Increased Scrutiny Measures to Detect H-1B Visa Fraud and Abuse


By: Agne Krutules

As thousands of the H-1B visa program application were filed on April 3, 2017, for the lottery for fiscal year 2018, the USCIS announced that it is implementing multiple measures to deter and detect H-1B visa fraud and abuse. Echoing President Trump’s campaign promises to put the American workers first, the USCIS stated that while the H-1B visa program should help U.S. employers recruit highly-skilled foreign nationals, when there is a shortage of qualified U.S. workers, it oftentimes hurts “too many American workers who are as qualified, willing, and deserving to work in these fields.” The USCIS announced that its priority is to combat fraud in employment-based immigration programs. In unveiling its “more targeted approach” to deter such fraud, the USCIS stated that when making site visits across the country to H-1B petitioners and the worksites of H-1B employees, it will primarily focus on:

  • Instances where USCIS cannot validate the employer’s basic business information through commercially available data;
  • H-1B-dependent employers, i.e., employers that have a high ratio of H-1B workers as compared to U.S. workers; and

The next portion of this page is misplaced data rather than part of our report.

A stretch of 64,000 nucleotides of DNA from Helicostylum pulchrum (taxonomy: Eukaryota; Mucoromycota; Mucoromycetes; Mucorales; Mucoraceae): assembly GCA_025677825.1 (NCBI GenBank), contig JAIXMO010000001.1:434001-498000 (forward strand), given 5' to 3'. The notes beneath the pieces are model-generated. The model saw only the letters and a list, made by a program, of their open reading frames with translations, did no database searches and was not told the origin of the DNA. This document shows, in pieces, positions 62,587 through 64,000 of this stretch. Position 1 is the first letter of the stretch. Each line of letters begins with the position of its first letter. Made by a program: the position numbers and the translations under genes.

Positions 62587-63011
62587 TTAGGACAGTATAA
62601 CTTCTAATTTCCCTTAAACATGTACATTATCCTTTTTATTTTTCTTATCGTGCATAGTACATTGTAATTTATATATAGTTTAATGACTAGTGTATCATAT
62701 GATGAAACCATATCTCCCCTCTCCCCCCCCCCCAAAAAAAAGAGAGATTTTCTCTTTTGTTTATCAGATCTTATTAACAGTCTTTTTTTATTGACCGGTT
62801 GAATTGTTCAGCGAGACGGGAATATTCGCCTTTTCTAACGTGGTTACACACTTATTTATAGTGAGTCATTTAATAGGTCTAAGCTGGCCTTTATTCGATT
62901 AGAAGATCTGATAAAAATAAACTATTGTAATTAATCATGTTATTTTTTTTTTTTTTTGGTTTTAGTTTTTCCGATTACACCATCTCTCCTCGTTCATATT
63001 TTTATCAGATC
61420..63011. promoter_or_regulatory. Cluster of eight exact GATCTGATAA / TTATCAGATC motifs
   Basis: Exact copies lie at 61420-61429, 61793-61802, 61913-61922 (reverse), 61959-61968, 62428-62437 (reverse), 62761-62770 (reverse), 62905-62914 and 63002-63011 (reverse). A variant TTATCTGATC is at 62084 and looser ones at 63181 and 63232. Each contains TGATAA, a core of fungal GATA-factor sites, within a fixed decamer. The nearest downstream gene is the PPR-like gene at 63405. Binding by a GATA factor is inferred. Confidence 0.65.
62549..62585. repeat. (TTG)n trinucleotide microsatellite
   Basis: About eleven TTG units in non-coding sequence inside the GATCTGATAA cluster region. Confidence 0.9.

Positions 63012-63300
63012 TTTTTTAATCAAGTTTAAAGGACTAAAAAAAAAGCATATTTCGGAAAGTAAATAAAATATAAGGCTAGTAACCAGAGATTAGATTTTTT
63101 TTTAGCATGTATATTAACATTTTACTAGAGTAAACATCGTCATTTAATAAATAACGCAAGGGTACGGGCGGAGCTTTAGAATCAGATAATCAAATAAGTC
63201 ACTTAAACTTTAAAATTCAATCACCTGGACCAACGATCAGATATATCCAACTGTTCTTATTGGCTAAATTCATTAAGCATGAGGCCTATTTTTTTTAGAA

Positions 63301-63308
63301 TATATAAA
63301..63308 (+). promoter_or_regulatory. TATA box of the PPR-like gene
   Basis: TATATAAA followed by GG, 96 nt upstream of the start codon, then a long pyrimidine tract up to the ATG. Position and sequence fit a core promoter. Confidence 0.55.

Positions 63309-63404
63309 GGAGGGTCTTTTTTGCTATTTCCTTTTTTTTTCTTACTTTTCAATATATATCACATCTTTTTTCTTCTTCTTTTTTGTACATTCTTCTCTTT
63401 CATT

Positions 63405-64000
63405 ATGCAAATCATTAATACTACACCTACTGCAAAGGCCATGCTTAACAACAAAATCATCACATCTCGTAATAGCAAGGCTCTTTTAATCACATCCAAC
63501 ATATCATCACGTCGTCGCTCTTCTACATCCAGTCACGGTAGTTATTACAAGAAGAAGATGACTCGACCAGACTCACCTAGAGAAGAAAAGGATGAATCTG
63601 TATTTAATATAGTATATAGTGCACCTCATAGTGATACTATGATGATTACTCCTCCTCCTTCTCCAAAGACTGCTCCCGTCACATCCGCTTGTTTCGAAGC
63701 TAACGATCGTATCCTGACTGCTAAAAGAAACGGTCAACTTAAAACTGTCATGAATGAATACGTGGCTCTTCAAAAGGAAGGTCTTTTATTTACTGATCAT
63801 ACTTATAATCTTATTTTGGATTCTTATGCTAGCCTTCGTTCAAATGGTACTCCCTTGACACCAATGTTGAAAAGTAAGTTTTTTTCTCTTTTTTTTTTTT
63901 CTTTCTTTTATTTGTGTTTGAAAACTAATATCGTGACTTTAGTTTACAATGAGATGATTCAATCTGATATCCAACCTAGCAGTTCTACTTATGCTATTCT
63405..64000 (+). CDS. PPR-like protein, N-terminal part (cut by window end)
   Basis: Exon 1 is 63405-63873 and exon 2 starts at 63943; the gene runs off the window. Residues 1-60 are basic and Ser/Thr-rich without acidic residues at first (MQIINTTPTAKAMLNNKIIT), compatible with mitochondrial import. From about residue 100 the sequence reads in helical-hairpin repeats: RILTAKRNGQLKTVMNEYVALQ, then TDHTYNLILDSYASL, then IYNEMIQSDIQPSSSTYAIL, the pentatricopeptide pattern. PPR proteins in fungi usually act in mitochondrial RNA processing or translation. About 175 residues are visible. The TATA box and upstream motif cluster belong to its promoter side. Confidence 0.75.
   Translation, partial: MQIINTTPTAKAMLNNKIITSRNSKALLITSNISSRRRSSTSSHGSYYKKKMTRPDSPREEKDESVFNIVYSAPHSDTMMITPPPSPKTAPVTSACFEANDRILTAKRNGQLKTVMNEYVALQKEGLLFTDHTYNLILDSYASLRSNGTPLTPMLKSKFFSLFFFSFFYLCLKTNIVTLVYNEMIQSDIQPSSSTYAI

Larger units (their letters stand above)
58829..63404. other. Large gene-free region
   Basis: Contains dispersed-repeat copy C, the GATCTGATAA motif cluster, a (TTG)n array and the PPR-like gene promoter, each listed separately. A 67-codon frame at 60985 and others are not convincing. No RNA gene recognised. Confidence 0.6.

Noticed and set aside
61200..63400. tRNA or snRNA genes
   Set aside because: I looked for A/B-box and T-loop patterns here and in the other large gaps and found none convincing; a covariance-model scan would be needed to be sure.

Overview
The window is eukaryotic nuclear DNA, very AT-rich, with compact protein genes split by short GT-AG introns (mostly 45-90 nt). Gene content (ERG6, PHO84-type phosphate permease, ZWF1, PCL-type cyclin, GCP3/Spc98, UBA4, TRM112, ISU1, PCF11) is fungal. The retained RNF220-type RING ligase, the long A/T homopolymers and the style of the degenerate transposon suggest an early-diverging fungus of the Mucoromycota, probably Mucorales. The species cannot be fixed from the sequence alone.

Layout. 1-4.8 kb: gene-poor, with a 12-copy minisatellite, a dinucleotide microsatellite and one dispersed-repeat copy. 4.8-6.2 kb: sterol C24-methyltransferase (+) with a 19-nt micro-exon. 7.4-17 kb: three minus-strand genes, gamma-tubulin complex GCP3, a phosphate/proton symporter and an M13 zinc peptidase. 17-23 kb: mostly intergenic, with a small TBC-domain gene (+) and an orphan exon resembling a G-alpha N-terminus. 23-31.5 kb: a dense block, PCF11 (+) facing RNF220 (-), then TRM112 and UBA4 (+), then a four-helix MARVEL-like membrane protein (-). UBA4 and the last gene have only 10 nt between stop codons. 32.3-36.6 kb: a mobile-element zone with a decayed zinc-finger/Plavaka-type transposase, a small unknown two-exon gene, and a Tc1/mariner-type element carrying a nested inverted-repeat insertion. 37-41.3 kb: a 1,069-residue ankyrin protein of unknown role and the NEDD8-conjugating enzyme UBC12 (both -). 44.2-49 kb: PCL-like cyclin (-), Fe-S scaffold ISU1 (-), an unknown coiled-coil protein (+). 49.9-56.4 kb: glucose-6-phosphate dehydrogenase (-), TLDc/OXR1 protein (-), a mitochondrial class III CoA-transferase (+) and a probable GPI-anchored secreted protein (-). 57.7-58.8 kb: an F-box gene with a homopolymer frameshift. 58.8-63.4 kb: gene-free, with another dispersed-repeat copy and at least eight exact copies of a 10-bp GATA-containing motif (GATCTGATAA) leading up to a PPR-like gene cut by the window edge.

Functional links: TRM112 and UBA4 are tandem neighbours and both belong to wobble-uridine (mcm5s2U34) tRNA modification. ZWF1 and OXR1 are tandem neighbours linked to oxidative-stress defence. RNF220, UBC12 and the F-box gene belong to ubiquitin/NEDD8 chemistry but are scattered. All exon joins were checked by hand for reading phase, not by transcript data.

• Employers petitioning for H-1B workers who work off-site at another company or organization’s location.

According to the USCIS, these “targeted site visits” will allow it to focus its resources where fraud and abuse are likely to be prevalent. These visits will be random and unannounced nationwide. In addition, USCIS has established an email address, where individuals (American and H-1B workers who suspect they or others may be the victim of H-1B fraud or abuse) could submit tips, alleged violations, and other relevant information about the employers. The obtained information will be used for investigations and referrals to law enforcement agencies for potential prosecution. This measure could potentially subject any employer across the country to random inspections, as disgruntled employees could make accusations without any concrete evidence of H-1B fraud or abuse.

For any questions, please contact Agne Krutules at